In the mid-1920s, Peruvian intellectual José Carlos Mariátegui introduced the term “indigenism” and defined it as a Latin American avant-garde trend that manifested as a literary genre, a political ideology, and an artistic classification. Nevertheless, as Michele Greet demonstrates in Beyond National Identity: Pictorial Indigenism as a Modernist Strategy in Andean Art, 1920-1960, indigenism is also the result of a paradoxical dialectic between the national and the international spheres. This “negotiation” between the national and the international is at the heart of the problem to be addressed in the next issue of Artelogie, which invites investigations of this Latin American trend as a strategy of transculturation between Latin America and the rest of the world. Mainly studied as a centripetal movement in Latin America, we propose a consideration of indigenism as a centrifugal, plurisecular and cross-cultural phenomenon.
Indeed, it seems that in foreign cities such as Paris, indigenism was also constructed and deployed in a transnational way in response to political and cultural schema. In the 20th and 21th centuries, Europe and then the United States, among others regions, were the locations where indigenism found its intellectual, political and visual inspiration and/or the cites, where it could find its purpose. Consequently, in the post-war period, Ecuadorian Oswaldo Guayasamín (1919-1999) defends the Indian in paint via a re-reading of the works of Picasso and Bernard Buffet. Sculptors such as Marina Núñez del Prado (1910-1992), architects such as Pedro Ramírez Vásquez (1919-2013), musicians such as Theodore Valcárcel (1900-1942) also appropriate methods, techniques, and materials from outside Latin American to design buildings and compose melodies in support of the Native American cause. To these examples, we can add of course the appropriations of native traditions, in particular those from the Amazon, as well as multiple contemporary creations, both in the field of design and the visual arts.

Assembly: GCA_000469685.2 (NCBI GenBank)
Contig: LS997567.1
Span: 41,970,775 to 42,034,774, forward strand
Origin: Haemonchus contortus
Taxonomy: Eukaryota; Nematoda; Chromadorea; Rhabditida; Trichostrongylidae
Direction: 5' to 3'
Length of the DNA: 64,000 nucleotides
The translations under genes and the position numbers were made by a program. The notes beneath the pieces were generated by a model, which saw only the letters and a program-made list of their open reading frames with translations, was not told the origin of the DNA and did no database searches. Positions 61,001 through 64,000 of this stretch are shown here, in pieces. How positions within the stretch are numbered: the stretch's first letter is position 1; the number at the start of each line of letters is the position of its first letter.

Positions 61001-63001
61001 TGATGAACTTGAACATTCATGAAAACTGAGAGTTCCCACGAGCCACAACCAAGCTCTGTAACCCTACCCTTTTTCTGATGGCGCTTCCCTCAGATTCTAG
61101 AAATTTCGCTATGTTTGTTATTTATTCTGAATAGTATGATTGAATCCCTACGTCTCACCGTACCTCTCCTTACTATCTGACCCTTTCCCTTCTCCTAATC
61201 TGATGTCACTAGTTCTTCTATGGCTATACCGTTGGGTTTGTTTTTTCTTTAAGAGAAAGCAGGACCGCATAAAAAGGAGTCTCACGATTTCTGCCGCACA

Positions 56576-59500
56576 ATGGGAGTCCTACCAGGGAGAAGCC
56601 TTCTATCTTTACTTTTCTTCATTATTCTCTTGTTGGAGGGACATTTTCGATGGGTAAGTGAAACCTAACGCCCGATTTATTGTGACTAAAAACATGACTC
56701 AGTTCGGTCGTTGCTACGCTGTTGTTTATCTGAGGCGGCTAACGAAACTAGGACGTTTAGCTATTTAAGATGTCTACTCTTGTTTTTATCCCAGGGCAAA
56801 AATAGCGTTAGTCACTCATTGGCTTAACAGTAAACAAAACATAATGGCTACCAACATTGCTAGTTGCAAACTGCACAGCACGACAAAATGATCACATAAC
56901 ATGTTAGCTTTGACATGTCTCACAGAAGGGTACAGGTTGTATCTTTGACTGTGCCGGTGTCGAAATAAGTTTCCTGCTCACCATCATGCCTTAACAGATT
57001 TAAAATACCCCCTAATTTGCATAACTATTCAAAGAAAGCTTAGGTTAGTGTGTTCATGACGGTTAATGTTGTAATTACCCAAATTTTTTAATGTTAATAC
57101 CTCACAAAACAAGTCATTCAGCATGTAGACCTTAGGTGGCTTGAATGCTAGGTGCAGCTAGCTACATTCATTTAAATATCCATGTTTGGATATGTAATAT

By approaching Latin American and European art history within the framework of a simultaneously conflictive and collaborative modernity, rather than “opposing insular nationalism and alienating internationalism,” this cultural history project would reveal their common dynamics and highlight the diachronic and diasporic hybridization of contemporary visual culture. The purpose is thus to approach indigenism – or indigenisms – chronologically from the 20th to the 21st century. The aim is to analyze its construction as it has been elaborated outside of the borders of Latin America, in travel to and from foreign countries and nations with cultural indigenism and in connection with other contemporary movements addressing or related to identity politics.